Harakiri is not an aboriginal Japanese custom. It was evolved gradually during the Middle Ages. The cause of it is probably to be sought in the desire on the part of vanquished warriors to avoid the humiliation of falling into their enemies hands alive. Thus the custom would come to be characteristic of the military class, in other words, of the feudal nobility and gentry; and from being a custom, it next developed into a privilege about A.D. 1500, as stated above.
Harakiri has sometimes been translated "the happy despatch," but the original Japanese is less euphemistic. It means "bellycutting;" and that is what the operation actually consists in, neither more nor less. Or rather, no: there is more. In modern times, at least, people not having always succeeded in making away with themselves expeditiously by this method, it became usual for a friend—a "best man," as one might say to stand behind the chief actor in the tragedy. When the latter thrust his dirk into himself, the friend at once chopped off his head.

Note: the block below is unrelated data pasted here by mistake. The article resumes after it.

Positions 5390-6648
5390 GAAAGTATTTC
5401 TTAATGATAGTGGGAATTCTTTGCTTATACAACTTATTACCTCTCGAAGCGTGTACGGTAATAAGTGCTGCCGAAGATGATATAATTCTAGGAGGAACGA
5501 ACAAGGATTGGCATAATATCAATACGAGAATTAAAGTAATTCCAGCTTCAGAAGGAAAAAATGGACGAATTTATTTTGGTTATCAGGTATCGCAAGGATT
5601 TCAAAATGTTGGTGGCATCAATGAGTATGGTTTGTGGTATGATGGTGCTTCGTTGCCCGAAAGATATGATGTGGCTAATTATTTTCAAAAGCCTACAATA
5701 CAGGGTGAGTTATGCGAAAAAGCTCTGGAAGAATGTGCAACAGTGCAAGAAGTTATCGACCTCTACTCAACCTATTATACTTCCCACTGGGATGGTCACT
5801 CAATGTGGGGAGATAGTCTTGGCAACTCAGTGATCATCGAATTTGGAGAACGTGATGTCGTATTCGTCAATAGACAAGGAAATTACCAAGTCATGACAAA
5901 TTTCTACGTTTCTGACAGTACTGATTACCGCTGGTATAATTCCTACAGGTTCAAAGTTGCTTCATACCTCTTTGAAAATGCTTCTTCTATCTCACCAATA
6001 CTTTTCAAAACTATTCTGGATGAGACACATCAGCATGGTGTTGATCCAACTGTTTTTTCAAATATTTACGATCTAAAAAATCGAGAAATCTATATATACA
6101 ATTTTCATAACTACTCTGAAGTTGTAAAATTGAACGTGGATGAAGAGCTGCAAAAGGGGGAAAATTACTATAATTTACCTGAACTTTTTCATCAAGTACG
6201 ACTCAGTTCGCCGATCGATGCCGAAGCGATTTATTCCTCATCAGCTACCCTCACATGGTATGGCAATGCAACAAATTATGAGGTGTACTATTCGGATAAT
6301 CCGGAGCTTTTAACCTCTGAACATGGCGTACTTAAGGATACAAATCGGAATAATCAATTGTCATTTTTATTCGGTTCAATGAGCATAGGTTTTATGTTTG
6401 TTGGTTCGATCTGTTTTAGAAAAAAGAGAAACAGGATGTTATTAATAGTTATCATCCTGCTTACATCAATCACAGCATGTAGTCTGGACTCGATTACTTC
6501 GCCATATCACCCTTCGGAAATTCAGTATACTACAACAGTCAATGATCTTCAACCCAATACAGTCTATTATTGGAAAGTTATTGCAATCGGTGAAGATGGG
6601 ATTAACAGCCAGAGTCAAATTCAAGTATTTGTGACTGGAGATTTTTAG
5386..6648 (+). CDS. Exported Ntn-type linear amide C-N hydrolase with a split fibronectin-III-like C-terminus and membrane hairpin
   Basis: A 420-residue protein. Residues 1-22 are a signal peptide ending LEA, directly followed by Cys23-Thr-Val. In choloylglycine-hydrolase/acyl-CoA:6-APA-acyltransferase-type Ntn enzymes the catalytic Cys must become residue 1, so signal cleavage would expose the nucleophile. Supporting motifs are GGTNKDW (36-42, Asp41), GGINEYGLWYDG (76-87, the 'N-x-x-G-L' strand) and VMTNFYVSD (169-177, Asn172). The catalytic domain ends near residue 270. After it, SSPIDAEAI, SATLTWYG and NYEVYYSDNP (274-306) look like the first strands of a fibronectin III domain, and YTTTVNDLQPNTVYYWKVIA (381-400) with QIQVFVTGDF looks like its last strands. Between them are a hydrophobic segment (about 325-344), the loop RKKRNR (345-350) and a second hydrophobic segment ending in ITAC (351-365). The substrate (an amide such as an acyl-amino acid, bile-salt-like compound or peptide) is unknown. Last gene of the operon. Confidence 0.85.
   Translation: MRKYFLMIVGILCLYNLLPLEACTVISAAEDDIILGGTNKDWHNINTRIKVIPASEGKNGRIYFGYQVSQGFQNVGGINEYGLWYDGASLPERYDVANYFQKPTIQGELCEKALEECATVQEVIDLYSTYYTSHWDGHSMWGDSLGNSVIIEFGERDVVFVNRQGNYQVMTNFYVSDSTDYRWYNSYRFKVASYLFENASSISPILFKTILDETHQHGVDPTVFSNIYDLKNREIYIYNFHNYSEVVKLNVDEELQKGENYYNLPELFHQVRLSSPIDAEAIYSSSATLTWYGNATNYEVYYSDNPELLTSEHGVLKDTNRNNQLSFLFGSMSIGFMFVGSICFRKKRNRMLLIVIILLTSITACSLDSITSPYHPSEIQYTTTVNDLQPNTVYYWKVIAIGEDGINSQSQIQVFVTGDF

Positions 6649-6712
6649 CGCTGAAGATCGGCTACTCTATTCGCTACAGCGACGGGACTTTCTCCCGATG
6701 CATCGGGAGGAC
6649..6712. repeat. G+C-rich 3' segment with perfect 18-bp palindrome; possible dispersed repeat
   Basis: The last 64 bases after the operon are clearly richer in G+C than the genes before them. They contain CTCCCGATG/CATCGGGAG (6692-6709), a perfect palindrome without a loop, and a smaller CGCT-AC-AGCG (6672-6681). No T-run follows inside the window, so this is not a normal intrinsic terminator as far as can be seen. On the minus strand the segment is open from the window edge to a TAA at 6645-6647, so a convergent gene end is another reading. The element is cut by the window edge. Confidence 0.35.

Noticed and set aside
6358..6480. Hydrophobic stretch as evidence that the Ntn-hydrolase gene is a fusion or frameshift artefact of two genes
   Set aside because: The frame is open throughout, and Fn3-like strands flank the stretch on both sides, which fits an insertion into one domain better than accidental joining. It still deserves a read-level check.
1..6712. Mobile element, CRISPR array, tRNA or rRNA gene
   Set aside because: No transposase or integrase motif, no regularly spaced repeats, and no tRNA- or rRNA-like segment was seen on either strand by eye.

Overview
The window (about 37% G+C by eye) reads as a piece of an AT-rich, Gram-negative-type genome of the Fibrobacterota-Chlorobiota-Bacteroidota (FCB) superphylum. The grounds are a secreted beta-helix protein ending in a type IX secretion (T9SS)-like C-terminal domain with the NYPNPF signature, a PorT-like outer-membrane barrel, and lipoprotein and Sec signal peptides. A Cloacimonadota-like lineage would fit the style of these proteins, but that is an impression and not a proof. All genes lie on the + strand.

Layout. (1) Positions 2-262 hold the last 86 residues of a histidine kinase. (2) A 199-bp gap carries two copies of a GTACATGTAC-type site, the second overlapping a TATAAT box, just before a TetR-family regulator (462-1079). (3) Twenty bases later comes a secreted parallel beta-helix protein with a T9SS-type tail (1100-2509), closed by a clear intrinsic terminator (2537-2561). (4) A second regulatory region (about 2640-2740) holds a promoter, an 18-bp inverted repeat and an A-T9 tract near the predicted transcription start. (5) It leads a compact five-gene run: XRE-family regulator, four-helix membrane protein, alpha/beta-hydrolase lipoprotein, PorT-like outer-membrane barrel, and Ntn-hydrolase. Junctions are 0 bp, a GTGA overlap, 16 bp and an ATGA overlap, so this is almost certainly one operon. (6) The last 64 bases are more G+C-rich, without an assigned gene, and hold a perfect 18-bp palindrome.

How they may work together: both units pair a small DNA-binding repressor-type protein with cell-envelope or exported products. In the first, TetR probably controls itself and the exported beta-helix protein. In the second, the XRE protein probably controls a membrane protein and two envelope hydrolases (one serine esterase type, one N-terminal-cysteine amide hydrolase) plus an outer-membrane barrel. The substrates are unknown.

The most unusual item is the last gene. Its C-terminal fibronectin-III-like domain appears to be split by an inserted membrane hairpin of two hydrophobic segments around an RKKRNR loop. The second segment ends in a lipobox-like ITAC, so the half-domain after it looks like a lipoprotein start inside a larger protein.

It is an odd fact that the Japanese word harakiri, so well-known all over the world, is but little used by the Japanese themselves. The Japanese almost always prefer to employ the synonym seppuku, which they consider more elegant because it is derived from the Chinese. After all, they are not singular in this matter. Do not we ourselves say "abdomen," when what we mean is plain Saxon—well, we will not shock ears polite by mentioning the word again. Latinisms in English, "Chinesisms" in Japanese, cover a multitude of sins.
Suicide of a more commonplace type than harakiri has always been extremely common, especially what is termed shinjū, that is, suicide for love. Numberless are the tales of men who, being unable to wed the object of their passion,—generally some frail beauty,—have bound themselves tightly to her with a rope, and then precipitated themselves into the water. But Japan is modernised even in this respect: instead of the rope and the watery grave, we hear now of lovers taking doses of chloroform, or throwing themselves under an approaching train. One can hardly take up a newspaper without lighting on some such story.
Books recommended. The whole subject is elaborately described in Appendix A to the Tales of Old Japan, by A. B. Mitford, who himself had the gruesome opportunity of seeing harakiri performed.—Our own Romanised Japanese Reader, Extract No. 63, gives a literal translation of a native account of the harakiri of Asano, Lord of Akō, whose death was so dramatically avenged by the famous "Forty-seven Ronins."